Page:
After having it enthusiastically recommend to me several times, I finally started reading Hunter x Hunter earlier this year. I loved it instantly– so much so that I’m already halfway through the manga just a few months after I started. When the chance arose to review one of the films, Hunter x Hunter: The Last Mission, I eagerly took it. The film was recently released in a two-disk DVD/Blu-Ray set by Viz Media. It isn’t canonical to the manga or anime adaptation, although if you want to go in knowing all the characters then it would be best to at least finish the ‘Greed Island’ arc before watching the movie. Noncanonical anime films can be very hit-or-miss, so how did this one turn out? Is it good?
At the beginning of the movie I was excited. Admittedly I was biased by my predisposition toward enjoying Hunter x Hunter, but the first twenty minutes are so are solid. The colors are nice and bright, we get to see all of the main cast as well as some supporting characters, and we’re prepped to expect a tournament at Heavens Arena. It’s a nice upbeat start that promises some solid action.
Unfortunately, the film gets quite boring once the plot gets going. The main problem is how unremarkable the antagonists, and by extent the conflicts, are. The movie basically follows the common noncanonical spin-off formula of “old, previously unseen threat emerges, just to be thwarted by the end.” Gon and his friends are up against a whole evil organization, and the ninety minute runtime does little in the way of giving said group a fleshed out history or unique motifs. They’re all just very generic, and they neither receive their own solid character development nor serve to introduce anything new about the protagonists.
It’s not just the antagonists that get next to no exposition, but also their abilities. They use “On,” a fantasy power force that’s similar to the series preexisting Nen, only more evil and therefore rendered in a darker color scheme. Most of the movie’s concepts are similarly generic and forgettable. Both the new characters and concepts end up feeling underdeveloped and it’s easy to come out of the film wondering why the creators didn’t just tell an inconsequential story using elements the series already had. There are some sweet moments from the protagonists but they’re few and far-between and they don’t make the dull story feel like it was worth sitting through.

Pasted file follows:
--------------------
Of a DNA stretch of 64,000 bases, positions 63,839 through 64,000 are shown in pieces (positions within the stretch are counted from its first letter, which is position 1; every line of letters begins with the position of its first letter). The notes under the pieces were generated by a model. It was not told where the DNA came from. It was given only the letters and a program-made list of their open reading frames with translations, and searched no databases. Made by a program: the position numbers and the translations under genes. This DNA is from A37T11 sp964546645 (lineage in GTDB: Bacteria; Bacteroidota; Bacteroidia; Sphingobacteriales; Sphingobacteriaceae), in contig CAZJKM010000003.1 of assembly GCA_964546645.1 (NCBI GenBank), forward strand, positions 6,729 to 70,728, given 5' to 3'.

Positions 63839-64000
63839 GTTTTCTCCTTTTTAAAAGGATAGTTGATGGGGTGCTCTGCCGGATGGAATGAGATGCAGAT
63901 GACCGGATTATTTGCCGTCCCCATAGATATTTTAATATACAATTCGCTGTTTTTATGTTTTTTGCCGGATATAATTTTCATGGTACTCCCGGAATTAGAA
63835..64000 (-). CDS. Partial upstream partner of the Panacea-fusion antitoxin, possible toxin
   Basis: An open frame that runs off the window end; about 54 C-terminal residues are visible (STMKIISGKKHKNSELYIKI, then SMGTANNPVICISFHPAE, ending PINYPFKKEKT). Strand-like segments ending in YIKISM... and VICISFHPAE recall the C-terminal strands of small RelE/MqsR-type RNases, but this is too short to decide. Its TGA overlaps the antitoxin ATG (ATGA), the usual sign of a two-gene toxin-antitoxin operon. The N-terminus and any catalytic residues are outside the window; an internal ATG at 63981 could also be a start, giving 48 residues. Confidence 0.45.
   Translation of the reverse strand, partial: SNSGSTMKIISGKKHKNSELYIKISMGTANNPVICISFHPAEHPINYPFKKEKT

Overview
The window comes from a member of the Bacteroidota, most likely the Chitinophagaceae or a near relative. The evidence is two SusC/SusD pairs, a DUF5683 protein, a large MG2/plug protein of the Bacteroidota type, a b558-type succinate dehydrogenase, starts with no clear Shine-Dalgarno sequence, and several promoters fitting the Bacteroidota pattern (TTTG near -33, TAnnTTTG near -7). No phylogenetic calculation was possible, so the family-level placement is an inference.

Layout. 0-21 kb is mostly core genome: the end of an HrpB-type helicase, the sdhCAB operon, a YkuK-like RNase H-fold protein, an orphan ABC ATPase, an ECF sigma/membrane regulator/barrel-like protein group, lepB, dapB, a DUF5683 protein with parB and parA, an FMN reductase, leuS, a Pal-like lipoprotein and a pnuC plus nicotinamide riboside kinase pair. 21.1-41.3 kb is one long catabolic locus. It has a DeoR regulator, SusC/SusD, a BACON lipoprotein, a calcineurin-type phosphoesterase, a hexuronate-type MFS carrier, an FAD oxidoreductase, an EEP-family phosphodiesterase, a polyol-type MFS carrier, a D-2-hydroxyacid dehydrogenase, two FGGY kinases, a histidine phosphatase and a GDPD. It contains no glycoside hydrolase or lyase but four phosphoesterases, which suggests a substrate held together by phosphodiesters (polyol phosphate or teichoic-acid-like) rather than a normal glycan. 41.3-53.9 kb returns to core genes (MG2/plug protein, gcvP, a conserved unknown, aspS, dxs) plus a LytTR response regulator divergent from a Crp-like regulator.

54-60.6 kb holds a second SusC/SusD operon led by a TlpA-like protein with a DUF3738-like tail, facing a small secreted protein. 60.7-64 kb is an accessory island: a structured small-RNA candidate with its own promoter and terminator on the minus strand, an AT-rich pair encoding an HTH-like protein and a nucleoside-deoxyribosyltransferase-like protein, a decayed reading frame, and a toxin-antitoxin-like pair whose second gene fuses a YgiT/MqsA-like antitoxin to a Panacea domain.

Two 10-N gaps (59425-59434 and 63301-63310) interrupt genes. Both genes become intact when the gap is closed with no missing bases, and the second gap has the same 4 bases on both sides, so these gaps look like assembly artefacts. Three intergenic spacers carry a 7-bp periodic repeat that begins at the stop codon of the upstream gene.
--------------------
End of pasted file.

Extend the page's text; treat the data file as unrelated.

Unfortunately, the film’s art direction and soundtrack are similarly lacking. While the animation never looks bad, it never looks particularly impressive or distinctive either. The color scheme is also very drab. The further into the story it gets the darker the colors, and they just do nothing to catch the viewers’ eyes. The scenes all blend together not just thematically but visually as well. The music is a bit stronger than the art, but mainly just because it has no major low points. With that said, it doesn’t have high points either. Once again, the film is middling.
All of this could potentially be more forgivable if the action throughout was at least fun, but it’s not. Even though almost all the protagonists take part in the fight scenes, none of them have their abilities utilized in very cool ways. The choreography is unremarkable, the generic art robs the violence of any unique flair or style, and, due to the writing’s flaws, the results of the battles never actually feel significant. There’s virtually no sense of suspense or tension, making the concept of the Heavens Arena tournament more intriguing than any of the action that ever actually takes place.
It’s difficult to recommend Hunter x Hunter: The Last Mission. The drama relies on previously unseen villains who aren’t incorporated into the series’ lore in any meaningful way, and not even the protagonists have any time to shine. The action, art, and music are all utterly unremarkable, and I found nothing in the film to latch onto. I can’t imagine that any non-fans would have any better of a reaction. Unless you’re a devout Hunter x Hunter completionist, I would steer clear of this movie.